Nurses and Whistleblower Protections

The COVID-19 pandemic highlighted the importance of nurses and other healthcare professionals in a whole new way. Nurses are on the “front lines” of healthcare, often the first people to notice and report a problem. What happens when you speak up, and your employer retaliates?

Fortunately, whistleblower laws exist to protect nurses from retaliation from employers and colleagues.

Whistleblower protections for nurses

Whistleblowers are people who notice and report misconduct within an organization. This can include discrimination, dangerous working conditions, fraud, corruption or illegal acts. Because employers and colleagues often do not take kindly to being reported, both federal and state laws have been enacted to protect whistleblowers from being fired, demoted or otherwise retaliated against.

The federal Whistleblower Protection Act (WPA) has been in existence since 1978. Federal employees who speak out about issues are protected from retaliation—but it only applies to people who work for the government. Nurses are instead protected under the National Labor Relations Act (NLRA), Occupational Health and Safety Act (OSHA) and the False Claims Act (FCA). These laws protect employees who organize activity to improve working conditions, who report unsafe working conditions and who report fraud against the government (e.g., Medicare and Medicaid fraud claims).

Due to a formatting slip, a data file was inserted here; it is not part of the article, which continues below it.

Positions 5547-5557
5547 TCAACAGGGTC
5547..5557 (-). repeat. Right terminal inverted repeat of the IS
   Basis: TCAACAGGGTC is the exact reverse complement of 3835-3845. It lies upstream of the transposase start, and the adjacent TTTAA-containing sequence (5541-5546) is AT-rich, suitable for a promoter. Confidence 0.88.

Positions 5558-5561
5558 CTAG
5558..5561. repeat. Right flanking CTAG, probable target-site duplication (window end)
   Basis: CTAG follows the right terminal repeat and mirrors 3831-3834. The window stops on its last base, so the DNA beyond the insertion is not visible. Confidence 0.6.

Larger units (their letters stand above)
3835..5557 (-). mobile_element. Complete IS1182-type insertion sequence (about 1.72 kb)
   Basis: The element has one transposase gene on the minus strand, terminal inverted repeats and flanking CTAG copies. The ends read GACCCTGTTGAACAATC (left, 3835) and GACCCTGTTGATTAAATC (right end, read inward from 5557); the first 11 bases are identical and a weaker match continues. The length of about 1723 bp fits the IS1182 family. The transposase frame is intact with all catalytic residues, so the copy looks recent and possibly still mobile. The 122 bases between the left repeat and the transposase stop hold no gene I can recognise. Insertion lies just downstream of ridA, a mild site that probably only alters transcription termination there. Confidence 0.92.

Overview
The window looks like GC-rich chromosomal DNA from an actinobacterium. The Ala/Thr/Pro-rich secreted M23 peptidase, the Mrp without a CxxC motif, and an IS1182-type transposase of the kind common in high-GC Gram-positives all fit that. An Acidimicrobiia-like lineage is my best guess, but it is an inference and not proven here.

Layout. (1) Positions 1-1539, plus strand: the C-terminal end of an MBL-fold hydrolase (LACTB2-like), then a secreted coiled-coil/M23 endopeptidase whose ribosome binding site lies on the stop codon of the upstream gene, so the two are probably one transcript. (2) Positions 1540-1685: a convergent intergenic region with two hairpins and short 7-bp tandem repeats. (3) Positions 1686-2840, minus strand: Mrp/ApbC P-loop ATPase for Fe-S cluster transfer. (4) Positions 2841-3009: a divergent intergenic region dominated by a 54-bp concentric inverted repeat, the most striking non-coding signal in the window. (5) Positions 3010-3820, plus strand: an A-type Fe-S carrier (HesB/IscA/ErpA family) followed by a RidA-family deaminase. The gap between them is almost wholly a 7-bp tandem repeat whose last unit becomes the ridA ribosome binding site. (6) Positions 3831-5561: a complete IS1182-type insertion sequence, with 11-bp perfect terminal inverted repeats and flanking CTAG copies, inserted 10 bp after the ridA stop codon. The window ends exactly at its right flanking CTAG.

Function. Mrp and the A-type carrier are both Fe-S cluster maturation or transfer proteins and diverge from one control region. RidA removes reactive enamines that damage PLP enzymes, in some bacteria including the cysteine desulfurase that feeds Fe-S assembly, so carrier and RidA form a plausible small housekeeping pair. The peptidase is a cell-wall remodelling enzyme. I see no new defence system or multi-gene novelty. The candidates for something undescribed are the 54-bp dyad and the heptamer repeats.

There are also state laws which create whistleblower protections for nurses and other healthcare workers. Depending on the type of claim involved, federal law, state law or both may apply.

Why do nurses need protection?

Nurses are expected to advocate for their patient’s protection and safety while working, but reporting violations can be a minefield. They may be fired, demoted or otherwise experience retaliation after reporting unsafe practices—but if they don’t, their patients and colleagues may be at risk. Whistleblower protection laws allow nurses to report unsafe working conditions or other violations without fear.

If you’re a nurse ready to blow the whistle at your workplace, an experienced whistleblower attorney at Kardell Law Group can help. Call today for a consultation.